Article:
Undergraduate Honors Theses

Thesis Defended

Spring 2019

Document Type

Thesis

Type of Thesis

Departmental Honors

Department

International Affairs

First Advisor

Joe Jupille

Second Advisor

Douglas Snyder

Third Advisor

Svetoslav Derderyan

Abstract

Integration of the European Union over the years has continued to be debated, with many theories attempting to explain how the Union has consistently become ever closer. While many theories focus on the role of the individual member states or, on the other hand, the role of the Union’s institutions in driving forward integration, fewer consider the impact of widening, which entails adding more countries to the EU through enlargements. Since the first enlargement in 1973, the EU has grown from six members to its current twenty-eight. Meanwhile, it has transformed from a small community with specific economic purposes to a union of countries that work together in numerous sectors and delegate sovereignty to supranational institutions. I explore the potential connection between enlargement of the Union and deeper integration. While it can be difficult to pinpoint all instances where the addition of new countries led to further integration, my investigation highlights situations in which the relationship holds true. In response to challenges presented by the inclusion of new member states, the Union implements policy reforms or institutional changes. I reveal cases in which the accession of new members prompted institutional or policy changes, thus revealing that widening can act as a cause for deepening.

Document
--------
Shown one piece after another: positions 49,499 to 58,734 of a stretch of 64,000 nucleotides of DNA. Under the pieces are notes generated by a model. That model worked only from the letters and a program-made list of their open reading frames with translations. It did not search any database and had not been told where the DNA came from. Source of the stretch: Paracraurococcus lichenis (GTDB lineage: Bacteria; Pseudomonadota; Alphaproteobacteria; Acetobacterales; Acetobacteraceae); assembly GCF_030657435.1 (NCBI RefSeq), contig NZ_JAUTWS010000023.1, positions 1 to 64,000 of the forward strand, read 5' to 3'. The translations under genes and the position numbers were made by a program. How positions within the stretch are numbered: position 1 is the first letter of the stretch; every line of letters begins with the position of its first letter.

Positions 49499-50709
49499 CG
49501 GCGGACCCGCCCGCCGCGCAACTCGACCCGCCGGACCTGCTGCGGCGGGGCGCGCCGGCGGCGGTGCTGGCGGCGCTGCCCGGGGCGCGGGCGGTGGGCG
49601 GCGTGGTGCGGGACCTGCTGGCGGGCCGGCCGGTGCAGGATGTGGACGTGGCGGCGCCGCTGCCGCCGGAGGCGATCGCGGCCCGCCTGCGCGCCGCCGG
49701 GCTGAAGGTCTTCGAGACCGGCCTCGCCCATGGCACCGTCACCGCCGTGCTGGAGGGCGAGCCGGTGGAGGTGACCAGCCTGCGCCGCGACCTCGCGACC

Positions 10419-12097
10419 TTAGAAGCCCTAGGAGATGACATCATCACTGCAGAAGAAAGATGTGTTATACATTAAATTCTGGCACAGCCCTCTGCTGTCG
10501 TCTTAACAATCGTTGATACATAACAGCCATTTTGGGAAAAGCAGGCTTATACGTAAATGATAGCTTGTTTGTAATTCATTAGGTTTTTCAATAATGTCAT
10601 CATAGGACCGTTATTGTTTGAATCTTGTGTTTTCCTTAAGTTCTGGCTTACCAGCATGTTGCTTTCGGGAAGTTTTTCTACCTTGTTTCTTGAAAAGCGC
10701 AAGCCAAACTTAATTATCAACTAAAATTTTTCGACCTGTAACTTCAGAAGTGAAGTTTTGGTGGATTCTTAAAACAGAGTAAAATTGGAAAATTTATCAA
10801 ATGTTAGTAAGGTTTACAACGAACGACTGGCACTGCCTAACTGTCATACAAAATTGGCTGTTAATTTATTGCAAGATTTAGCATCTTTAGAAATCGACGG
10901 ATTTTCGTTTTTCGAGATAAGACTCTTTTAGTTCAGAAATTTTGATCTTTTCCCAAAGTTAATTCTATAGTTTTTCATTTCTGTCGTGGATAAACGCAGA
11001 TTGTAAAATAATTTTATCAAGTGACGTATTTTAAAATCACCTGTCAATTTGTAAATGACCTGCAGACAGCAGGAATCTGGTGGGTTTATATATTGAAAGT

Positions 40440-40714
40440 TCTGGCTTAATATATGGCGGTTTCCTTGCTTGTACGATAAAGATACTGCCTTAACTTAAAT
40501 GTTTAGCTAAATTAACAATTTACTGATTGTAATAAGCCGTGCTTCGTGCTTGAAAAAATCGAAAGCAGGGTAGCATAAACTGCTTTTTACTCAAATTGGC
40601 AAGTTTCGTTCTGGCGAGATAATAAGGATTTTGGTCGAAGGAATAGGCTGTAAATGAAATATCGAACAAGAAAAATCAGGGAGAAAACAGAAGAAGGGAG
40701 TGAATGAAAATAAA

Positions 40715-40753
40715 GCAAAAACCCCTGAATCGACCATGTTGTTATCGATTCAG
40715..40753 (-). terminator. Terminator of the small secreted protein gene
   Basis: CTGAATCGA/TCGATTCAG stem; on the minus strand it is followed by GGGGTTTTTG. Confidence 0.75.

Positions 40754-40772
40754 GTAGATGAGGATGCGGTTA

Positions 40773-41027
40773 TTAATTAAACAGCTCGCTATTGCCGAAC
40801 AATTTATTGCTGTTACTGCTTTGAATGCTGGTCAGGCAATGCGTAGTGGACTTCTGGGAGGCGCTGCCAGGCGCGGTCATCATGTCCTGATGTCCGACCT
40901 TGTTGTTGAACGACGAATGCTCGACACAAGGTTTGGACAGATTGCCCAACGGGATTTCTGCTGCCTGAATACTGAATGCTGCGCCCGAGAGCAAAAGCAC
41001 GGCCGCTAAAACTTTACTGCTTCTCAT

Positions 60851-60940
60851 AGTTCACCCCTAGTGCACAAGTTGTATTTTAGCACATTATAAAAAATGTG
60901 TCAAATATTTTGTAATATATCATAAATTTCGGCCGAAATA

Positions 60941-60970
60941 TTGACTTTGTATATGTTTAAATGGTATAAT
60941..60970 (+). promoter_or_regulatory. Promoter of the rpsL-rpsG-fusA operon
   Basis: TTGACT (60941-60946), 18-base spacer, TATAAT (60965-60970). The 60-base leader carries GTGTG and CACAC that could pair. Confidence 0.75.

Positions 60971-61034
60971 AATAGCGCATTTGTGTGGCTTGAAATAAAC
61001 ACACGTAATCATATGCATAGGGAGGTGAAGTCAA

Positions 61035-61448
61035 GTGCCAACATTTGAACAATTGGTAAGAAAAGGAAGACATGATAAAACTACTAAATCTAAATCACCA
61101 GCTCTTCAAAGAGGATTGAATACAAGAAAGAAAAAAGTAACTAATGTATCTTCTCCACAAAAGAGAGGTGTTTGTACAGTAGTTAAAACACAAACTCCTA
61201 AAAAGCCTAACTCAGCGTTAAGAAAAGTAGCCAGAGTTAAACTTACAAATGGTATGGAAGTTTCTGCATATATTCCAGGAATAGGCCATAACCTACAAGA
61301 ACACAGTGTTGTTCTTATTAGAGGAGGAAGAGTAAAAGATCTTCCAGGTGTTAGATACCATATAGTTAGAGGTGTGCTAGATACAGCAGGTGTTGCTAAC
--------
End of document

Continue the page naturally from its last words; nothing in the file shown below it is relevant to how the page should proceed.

Share

COinS